Tuesday, 20 September 2011

Exceptional preservation of fossils

Exceptonal preservation means that the fossils have very fine detail or the remains of soft tissues are preserved.

Ideal conditions
  • rapid burial- to protect hard parts from the destructive action of scavengers and the weather
  • burial in low- energy conditions for the best chance of fossilisation
  • lack of oxygen- anoxic
  • pH- decay is slowed down in conditions of high acidity- as in peat swamps 

Methods of exceptional preservation 

Amber - Amber is tree resin that has hardened and been preserved. when the resin was warmed in the sun, it flowed down the trunk. Animals become trapped in the resin , and where buried in later flows. the amber became harder due to chemical reactions . Amber is formed from the resin of the extinct pine tree called, Pinus succinifera.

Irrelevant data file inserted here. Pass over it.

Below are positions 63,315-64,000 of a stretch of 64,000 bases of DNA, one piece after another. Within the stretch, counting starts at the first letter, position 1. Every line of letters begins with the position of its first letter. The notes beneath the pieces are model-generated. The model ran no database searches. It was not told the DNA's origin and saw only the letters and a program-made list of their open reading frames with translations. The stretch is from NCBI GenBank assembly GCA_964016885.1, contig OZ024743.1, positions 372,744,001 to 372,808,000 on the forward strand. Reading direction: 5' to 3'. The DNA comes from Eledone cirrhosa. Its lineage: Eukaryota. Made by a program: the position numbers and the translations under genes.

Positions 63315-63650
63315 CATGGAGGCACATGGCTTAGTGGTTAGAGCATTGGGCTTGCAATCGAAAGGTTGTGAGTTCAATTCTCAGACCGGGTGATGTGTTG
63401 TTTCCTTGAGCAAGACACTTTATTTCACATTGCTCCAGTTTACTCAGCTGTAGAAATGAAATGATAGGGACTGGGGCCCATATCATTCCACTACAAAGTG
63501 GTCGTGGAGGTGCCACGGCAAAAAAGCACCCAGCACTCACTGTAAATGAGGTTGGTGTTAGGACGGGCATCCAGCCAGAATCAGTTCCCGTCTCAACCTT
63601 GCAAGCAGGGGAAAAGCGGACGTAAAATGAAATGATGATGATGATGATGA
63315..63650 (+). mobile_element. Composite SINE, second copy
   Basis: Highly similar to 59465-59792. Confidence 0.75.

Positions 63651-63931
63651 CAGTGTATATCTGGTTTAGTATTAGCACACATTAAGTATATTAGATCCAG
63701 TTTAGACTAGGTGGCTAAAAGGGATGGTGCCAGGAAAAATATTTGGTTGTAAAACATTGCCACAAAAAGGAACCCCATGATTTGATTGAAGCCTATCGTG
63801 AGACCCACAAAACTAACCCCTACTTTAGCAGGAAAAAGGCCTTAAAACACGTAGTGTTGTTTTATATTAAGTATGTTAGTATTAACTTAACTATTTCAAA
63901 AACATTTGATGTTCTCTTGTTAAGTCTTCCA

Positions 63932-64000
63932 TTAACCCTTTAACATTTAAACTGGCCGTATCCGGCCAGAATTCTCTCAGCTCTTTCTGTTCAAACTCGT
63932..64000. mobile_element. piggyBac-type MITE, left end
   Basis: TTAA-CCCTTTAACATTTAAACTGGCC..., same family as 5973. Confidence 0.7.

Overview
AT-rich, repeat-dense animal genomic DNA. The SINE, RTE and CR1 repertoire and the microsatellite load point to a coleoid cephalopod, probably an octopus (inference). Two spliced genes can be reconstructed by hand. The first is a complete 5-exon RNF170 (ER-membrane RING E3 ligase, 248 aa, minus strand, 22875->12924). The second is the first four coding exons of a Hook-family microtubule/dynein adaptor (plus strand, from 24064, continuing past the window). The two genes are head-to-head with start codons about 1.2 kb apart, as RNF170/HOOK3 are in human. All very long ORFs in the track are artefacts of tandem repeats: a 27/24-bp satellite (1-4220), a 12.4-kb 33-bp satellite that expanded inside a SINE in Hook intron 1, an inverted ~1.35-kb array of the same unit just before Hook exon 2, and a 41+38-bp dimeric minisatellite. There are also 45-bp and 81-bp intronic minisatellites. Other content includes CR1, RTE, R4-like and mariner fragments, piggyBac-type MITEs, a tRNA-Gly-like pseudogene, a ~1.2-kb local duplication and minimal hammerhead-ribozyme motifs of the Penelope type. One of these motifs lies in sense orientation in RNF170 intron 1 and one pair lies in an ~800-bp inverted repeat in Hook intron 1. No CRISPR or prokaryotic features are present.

Tar- tar pits formed when hydrocarbons that had migrated upwards formed pools of asphalt. water accumulated on top of the tar, forming a water hole which enticed animals.

The Burgess Shale -  The Burgess shale was dicovered in the canadian rocky mountains in 1909 by Charles Walcott, a famous geologist. The fossils are of Cambrian age and offer a snapshot into the evolution of life on earth. The animals found in this deposit are all extinct. some show similarities to animals that are alive today and may be distant relatives. There are many fossil Antropods, such as trilobites and lace crabs. The limbs, antennae,gills,gut and other soft tissues are replaced by a type of cly mineral.

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